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The Man Behind Hanoi's Original Egg Coffee Is a Kung Fu Master of Caffeine

Every day, Café Giang hums with blenders, all churning up eggs, cheese, condensed milk, sugar, and other secret ingredients. It’s the birthplace of Hanoi’s cà phê trứng, or egg coffee. And yes, that means the egg and cheese go <i>in</i> the coffee.

Henry McKenna

Photos by the author.

Every day, Café Giang hums with blenders, all churning up eggs, cheese, condensed milk, sugar, and other secret ingredients. It's the birthplace of Hanoi's cà phê trứng, or egg coffee. And yes, that means the egg and cheese go in the coffee.

Egg coffee has been a way of life and a livelihood for Tri Hoa Nguyen and his family since shortly after 1946, when Tri's father Nguyen Giang founded Café Giang and invented the first cup of egg coffee. Because there was a shortage of fresh milk in Vietnam during the French War, most Vietnamese would line the bottom of the cup with condensed milk and pour the coffee on top, and that's exactly how Vietnamese coffee is served today. But lacking milk, Nguyen whisked in egg as a substitute.

It wasn't immediately popular, as it took a long time to hand-whisk the egg to the right consistency, and it tasted too much like egg. But with the invention of the blender and the slow adaptation of the recipe to eliminate the eggy flavor, the drink exploded in popularity in the 1980s.

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Today's recipe for the latte-like drink has no egg flavor. The froth is light, sweet, and floats atop bold and rich Vietnamese coffee, which Tri roasts himself. It's tempting to drink the coffee as it's served—a beautiful and simple presentation—but Tri instructs drinkers to stir it all together to create balance, like mixing yin and yang.

The drink's success is based upon a two-fold secret recipe. Of course, Tri will never tell anyone which ingredient makes the drink taste egg-free. But there's also an intangible element: Tri's innate ability to make it better than everyone else. It's why he's not worried about the thousands of copycat drinks around Hanoi.

"I'm really open to imitation," he said, via translator Nguyen Thi Mai Phuong. "It's a part of the business. I only registered for the name of this café. Even if someone else makes egg coffee, they can't take the name of my café—the name itself is popular.

"A lot of people can have the same product and develop it in their own way. For me, I'm confident in my secret ingredient, and it makes my drink original."

Perhaps he's comfortable with competition because his sister is one of his competitors. She serves egg coffee at Café Đinh, which is also well known to locals in Hanoi.

She may be better at making other specialty drinks, but his sister's egg coffee is not as popular as his. He was born to be an egg coffee master, he explained, and compared himself to a kung fu master that was born to practice kung fu. Coffee-making is an art that he honed his entire life.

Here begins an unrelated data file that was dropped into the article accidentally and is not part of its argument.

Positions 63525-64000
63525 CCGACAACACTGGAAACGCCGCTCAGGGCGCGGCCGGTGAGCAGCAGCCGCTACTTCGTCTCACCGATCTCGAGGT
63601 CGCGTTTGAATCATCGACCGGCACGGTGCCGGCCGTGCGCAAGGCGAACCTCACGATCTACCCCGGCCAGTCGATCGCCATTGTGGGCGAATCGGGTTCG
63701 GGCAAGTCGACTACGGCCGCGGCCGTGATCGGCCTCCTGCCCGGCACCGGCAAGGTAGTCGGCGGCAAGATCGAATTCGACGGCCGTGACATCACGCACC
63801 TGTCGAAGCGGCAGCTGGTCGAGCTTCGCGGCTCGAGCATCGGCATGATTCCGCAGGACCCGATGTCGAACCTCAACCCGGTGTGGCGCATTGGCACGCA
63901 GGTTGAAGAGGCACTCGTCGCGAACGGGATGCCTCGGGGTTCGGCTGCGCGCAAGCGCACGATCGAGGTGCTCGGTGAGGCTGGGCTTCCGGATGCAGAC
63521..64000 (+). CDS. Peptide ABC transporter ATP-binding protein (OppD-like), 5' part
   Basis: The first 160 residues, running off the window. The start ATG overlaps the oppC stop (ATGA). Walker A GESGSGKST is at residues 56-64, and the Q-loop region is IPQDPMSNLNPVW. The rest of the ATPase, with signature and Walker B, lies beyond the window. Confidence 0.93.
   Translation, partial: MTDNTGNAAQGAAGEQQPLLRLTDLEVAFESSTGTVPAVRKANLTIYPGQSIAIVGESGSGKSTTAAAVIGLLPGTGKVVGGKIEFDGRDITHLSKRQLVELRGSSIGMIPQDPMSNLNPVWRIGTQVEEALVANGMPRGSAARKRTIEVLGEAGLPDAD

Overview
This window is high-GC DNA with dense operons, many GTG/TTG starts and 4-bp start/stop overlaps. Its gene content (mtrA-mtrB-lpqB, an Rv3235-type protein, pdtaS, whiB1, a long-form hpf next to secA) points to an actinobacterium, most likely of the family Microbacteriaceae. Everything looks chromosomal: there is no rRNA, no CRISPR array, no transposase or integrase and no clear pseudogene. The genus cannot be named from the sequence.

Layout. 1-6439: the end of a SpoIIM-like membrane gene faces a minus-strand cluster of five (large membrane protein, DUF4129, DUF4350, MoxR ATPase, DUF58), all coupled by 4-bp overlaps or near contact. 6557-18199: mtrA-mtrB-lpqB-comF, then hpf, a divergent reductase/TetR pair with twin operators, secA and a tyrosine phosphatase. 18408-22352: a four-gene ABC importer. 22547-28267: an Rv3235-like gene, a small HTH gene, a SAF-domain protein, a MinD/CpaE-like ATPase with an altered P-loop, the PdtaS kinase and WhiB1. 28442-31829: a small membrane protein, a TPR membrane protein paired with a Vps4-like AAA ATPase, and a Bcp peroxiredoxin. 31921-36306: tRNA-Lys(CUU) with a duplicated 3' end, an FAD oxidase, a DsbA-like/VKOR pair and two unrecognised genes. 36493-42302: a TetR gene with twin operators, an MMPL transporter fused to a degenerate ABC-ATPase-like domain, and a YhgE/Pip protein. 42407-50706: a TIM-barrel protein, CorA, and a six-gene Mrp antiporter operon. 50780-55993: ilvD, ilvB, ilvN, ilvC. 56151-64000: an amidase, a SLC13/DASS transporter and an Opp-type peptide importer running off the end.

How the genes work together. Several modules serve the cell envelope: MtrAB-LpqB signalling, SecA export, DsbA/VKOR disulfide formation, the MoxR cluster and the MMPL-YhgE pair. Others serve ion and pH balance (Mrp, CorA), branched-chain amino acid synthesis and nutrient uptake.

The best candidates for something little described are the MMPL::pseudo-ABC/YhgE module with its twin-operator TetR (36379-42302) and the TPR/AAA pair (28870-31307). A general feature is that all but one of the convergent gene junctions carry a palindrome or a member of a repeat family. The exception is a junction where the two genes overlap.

"My whole family lived off the coffee business at one point," he said. "So now, when everything has settled down and my children have grown up, I'm grateful for egg coffee.

"For us, it's more about gratitude—what brings you good things. You pay gratitude to it."

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A part of honoring the coffee is respecting its history and tradition. Many of the cafés in Hanoi are modernizing or Westernizing, but Café Giang never changes.

The downstairs is dark and the long entrance feels like you're walking down the mouth of a cave. The echoes of laughter and conversation can be heard from the upstairs, where sun comes through a roof window into the solarium. Coffee is a social drink in Vietnam. Unlike in the US, where we grab a cup and go, the Vietnamese like to sit over coffee with family or coworkers to slow the day down and solve a problem—or just shoot the shit.

Tri almost never leaves his downstairs counter, so he can speak with customers and keep track of each table's bill. His wife, to which Tri gives endless credit, bounces around the kitchen and instructs their two employees.

On his website, Tri writes, "Cafe Giang's timeworn patina is almost a bleak exaggeration of communist-era non-chic."

"I'm converted," an Australian tourist said, and sung Tri's praises. She showed a map that illustrated how far she'd walked to find the café, which showed that she'd gotten lost many times.

And it's easy to understand what she means by converted: There was something religious about the pilgrimage to get to Tri's cafe. For almost everyone, it's difficult to find this hole in the wall. Even on my second trip, I walked right by it. And Tri's application of Buddhist principles to the egg coffee-making process helps you understand why it is something of a spiritual experience. Coffee-drinkers pay homage to the eccentric drink.

Tri's father perfected the recipe when he was 30. And at 60 years old, Tri's been making it for most of his life. It's a product of persistence and perfectionism.

Despite his focus on the past, he's got an eye on the future, too. He finished by adding that he'd like to open a shop in New York. It's something of a pipe dream, he admitted. But if possible, it's a Cronut-esque phenomenon in the making.